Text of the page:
Puerto Rico ’s east coast is rich in natural wonders, making it the most popular destination for day-trippers from San Juan . Less than an hour’s drive from the island’s capital are three quintessential Puerto Rican sights: El Yunque Caribbean National Forest , Balneario La Monserrate  (Playa Luquillo), and Bosque Estatal de Piñones , all on the north end of the east coast.
Farther east is Fajardo , the island’s boating center renowned for its water sports, and Laguna Grande, a bioluminescent lagoon in the Reserva Natural Las Cabezas de San Juan . Fajardo is also the point of departure for the ferry to the islands of Vieques and Culebra .
The southern side of the east coast is less developed and lacks the big-draw tourist sights found farther north, but its sleepy towns—Naguabo, Humacao , Yubaca, Maunabo, and Patillas —and beaches offer a quiet getaway for those wanting to escape the bustle and crowds.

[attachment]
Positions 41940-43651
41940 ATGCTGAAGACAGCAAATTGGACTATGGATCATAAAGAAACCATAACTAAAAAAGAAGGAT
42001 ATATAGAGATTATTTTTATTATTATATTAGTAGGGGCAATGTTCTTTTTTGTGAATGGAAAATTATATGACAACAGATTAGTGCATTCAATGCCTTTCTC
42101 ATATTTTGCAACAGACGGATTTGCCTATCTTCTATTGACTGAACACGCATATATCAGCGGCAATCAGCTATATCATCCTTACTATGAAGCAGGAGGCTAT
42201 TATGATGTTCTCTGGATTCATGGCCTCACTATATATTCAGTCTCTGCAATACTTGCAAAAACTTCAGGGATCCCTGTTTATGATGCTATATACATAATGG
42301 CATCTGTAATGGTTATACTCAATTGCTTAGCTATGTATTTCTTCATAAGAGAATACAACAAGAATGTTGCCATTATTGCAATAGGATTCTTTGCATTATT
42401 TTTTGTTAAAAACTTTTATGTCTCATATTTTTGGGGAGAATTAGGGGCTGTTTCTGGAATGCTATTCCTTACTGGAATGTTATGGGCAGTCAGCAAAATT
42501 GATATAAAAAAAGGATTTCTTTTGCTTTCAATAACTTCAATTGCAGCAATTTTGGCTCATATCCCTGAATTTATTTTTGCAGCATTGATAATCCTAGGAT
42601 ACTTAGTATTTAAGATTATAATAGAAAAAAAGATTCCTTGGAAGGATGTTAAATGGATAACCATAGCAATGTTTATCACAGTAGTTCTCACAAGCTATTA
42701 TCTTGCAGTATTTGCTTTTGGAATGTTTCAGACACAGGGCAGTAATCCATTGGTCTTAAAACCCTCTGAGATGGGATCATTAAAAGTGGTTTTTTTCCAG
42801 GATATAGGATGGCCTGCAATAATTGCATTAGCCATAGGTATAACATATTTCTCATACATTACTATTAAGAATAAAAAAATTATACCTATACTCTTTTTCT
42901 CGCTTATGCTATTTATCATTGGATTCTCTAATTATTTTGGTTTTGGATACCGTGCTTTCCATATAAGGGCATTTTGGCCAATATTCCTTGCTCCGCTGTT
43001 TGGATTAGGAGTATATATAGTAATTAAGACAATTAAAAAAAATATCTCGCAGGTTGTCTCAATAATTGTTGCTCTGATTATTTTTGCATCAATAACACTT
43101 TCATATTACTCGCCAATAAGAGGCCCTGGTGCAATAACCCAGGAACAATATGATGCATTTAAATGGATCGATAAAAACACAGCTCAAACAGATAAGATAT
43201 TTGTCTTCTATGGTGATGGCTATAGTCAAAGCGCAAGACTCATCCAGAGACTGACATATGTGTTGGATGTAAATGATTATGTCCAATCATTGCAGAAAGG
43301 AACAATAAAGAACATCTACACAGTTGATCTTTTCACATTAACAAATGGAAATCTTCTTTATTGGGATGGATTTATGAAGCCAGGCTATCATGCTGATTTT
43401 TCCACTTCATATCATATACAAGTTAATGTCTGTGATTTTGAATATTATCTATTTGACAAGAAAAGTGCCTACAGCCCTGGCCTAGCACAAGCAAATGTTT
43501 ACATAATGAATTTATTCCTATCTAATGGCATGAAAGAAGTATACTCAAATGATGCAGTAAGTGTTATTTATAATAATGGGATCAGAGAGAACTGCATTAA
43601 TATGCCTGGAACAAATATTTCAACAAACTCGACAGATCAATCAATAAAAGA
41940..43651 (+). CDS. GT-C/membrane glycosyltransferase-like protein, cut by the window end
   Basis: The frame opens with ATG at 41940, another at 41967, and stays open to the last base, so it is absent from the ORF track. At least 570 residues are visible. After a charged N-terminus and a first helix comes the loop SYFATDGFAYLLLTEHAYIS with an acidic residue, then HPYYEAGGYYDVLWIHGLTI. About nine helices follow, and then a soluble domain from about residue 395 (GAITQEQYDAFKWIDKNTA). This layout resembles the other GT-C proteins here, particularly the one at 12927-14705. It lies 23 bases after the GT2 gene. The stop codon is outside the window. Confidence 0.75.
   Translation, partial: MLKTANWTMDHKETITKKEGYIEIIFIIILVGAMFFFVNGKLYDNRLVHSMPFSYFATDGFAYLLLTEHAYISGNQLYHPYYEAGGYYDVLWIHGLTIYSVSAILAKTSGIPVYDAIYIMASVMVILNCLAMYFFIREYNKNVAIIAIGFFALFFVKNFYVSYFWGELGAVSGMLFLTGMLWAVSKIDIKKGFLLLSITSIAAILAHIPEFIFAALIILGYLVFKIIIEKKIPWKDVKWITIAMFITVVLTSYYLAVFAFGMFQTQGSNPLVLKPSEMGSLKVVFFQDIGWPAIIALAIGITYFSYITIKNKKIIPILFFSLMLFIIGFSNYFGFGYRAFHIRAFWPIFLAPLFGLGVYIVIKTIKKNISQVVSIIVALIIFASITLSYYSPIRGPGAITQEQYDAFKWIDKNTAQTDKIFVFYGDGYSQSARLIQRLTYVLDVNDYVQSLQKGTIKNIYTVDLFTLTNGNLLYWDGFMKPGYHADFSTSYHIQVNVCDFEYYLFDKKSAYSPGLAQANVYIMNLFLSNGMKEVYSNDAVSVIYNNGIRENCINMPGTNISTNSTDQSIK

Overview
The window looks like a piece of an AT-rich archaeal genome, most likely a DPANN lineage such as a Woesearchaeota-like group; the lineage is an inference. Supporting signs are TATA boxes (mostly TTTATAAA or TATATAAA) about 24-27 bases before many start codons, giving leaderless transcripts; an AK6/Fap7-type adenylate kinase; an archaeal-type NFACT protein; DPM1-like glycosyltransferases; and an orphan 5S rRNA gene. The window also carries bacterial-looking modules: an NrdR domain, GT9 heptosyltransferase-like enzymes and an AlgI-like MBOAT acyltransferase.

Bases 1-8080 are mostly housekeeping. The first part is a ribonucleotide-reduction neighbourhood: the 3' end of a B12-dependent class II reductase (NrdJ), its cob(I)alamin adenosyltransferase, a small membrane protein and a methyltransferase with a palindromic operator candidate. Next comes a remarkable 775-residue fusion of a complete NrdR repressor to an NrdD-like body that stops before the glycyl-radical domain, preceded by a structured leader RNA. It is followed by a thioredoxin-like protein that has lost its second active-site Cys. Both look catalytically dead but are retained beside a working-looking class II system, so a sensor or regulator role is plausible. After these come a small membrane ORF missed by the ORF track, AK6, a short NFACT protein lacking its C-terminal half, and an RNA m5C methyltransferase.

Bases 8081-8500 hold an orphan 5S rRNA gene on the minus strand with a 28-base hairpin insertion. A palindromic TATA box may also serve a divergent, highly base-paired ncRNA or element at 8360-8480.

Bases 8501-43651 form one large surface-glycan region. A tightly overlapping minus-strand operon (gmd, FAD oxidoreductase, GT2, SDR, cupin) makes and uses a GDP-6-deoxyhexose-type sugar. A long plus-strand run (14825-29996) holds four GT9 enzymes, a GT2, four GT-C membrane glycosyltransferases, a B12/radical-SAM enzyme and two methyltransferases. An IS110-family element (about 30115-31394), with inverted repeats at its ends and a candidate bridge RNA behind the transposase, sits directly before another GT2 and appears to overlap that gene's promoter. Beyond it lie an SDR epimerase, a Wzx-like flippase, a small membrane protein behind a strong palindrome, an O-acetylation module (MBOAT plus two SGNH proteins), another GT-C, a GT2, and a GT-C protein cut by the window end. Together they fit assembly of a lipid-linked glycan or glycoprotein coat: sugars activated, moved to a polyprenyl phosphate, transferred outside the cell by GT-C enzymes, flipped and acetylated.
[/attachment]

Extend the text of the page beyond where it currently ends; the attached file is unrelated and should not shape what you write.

There are two officially designated scenic drives in the east coast. The Ruta Flamboyan (along Carr. 30 from Carr. 52 to Humacao) affords a lovely view of the spectacular flamboyan trees that bloom throughout the summer. These huge trees, also known as royal poinciana, have a broad, umbrella-shaped canopy that blooms a brilliant orange-red from June to early August.
The Ruta Coqui doesn’t necessarily get you any closer to its namesake, the coqui tree frog, than does a walk through any other forested part of the island. Instead the route (along Carr. 3 from San Juan  to Humacao) passes by the east coast’s most popular attractions—Playa Luquillo  and El Yunque —and the town of Fajardo .